By Peter A. Heslin on
For most of us, 2020 was an exhausting year. The COVID-19 pandemic heralded draining physical health concerns, social isolation, job dislocation, uncertainty about the future and related mental health issues.
Although some of us have enjoyed changes such as less commuting, for many the pandemic added extra punch to the main source of stress – engaging in or searching for work.
Here’s what theory and research tells us about how to feel more rested and alive in 2021.
Recovery activity v experience
Recovery is the process of reversing the adverse impacts of stress. Leading recovery researchers Sabine Sonnentag and Charlotte Fritz have highlighted the important distinction between recovery activities (what you do during leisure...
By Christian Swann on
It’s that time of year when many of us are setting goals for the year ahead. The most common New Year’s resolution – set by 59% of us - is to exercise more.
But our research suggests the way we typically set goals in exercise often doesn’t work. So, what should we do instead?
Our research interviewing elite athletes suggests one possibility is to set open goals instead.
Specific goals can actually put us off
Generally we’re advised to set specific, or SMART, goals (where SMART stands for specific, measurable, achievable, realistic and timebound). Aiming to walk 10,000 steps per day is a common example.
This advice is typically based on goal-setting theory from the 1990s. However, that theory has now evolved, with research now...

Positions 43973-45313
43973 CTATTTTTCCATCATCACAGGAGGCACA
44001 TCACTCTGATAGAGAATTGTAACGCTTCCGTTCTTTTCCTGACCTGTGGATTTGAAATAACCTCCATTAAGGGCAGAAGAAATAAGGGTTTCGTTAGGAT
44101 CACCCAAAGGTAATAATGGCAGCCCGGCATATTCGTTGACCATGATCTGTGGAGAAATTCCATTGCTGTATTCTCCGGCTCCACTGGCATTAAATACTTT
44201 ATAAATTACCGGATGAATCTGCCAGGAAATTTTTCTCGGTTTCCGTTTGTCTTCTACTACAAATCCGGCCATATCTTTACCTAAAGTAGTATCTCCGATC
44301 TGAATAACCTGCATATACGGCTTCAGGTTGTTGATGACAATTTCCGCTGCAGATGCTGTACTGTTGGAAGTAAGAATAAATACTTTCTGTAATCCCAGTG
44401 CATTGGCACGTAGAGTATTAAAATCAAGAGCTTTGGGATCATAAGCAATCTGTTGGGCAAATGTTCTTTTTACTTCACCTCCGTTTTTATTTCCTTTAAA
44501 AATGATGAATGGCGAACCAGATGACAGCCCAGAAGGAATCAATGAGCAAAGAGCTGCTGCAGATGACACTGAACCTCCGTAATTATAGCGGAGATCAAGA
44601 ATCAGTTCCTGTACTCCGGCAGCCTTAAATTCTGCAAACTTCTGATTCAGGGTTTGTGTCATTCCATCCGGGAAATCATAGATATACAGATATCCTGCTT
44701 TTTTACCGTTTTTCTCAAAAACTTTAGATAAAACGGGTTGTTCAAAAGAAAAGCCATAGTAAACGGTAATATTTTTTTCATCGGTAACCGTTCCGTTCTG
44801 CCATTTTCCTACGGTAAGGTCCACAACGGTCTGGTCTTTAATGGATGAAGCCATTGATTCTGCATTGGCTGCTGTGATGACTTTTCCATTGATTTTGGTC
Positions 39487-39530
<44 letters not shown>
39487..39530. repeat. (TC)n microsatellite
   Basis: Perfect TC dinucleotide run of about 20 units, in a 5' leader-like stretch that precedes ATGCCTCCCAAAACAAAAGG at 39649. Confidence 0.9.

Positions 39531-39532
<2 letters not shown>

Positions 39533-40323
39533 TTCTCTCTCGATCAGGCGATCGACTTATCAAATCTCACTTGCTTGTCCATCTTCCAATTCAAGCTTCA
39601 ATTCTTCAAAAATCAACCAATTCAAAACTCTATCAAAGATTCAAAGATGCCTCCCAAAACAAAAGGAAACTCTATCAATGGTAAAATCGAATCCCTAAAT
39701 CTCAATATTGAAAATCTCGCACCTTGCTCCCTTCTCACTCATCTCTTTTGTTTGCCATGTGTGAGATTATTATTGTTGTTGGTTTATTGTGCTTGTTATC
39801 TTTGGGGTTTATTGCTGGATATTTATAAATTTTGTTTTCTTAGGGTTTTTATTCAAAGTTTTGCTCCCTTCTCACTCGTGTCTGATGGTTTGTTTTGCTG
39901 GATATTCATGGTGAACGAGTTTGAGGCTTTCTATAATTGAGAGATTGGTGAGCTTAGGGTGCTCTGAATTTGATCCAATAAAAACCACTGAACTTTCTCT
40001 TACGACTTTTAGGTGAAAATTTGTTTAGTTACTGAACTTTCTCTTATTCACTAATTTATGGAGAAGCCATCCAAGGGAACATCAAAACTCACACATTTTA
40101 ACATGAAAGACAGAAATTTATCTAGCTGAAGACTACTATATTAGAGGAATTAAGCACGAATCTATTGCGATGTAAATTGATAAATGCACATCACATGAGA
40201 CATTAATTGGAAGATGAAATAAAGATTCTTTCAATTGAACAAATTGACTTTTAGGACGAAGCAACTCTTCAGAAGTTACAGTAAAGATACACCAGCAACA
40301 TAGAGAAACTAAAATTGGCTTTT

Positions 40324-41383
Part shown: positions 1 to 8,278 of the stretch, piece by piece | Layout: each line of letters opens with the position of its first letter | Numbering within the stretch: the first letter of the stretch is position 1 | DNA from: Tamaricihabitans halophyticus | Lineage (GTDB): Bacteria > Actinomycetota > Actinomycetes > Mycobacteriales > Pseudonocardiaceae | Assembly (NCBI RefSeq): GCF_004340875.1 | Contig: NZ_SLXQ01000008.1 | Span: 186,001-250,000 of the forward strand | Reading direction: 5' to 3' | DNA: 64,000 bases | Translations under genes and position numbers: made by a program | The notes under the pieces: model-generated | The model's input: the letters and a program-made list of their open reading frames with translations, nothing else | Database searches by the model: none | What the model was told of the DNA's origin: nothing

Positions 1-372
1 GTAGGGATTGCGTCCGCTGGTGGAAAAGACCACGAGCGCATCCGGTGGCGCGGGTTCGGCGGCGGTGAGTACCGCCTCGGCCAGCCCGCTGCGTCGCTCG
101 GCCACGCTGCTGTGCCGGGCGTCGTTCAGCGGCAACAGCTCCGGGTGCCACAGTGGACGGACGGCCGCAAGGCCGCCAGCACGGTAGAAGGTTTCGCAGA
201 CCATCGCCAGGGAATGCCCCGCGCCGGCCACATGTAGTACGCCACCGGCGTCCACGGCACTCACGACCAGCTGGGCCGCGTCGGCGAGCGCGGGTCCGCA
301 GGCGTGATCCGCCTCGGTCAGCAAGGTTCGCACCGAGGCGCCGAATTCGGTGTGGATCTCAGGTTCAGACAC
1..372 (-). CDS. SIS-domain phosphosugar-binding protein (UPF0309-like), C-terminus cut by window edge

By Leanne Hall on
We’ve all been there. Hitting the gym regularly, eating really well and feeling fabulous. Then it happens. Maybe we over eat at a work function, or take a week off the gym because we’ve been feeling unwell. Or maybe we just feel bored with our current fitness routine. Whatever the trigger, the result is the same. Motivation takes a drastic nose-dive and we find ourselves frustrated, and perhaps even depressed at the fact that we just can’t seem to pull ourselves together and get back on track.
So how can you get back on the health and fitness wagon? Well, here are my tips to help get you back to your healthy self again!
When motivation disappears, the first question you need to ask yourself is this: “Why?”
By The Mindful Mocktail on
Ingredients (serves 1)
- 10-12 blueberries
- 8 mint leaves
- Juice of 1 lime
- Sparkling water or kombucha
- 1 tsp sweetener of choice (opt)
- Place blueberries, mint, lime and sweetener (if using) into a glass.
- Muddle together for about 1 minute to release the juice from the blueberries and lime, and the flavour from the mint. If you don’t have a muddler, use the back of a wooden spoon or similar.
- Top with sparkling water or your favourite kombucha and stir gently.
- Add ice and garnish with some extra blueberries and mint.
For more recipes like this, follow @themindfulmocktail on Instagram
By Gael Myers on
It's that time of the year when we frown at the string of festive feasts and resolve to lose 20 kilos. We sign up for the gym, throw money at the fad program with the fastest weight loss claims and vow that this year will be different. Come the end of January, reality sets in and the only number going down is our bank account.
LiveLighter have shared three tips to refresh your New Year's resolution thinking and help you feel great in 2021.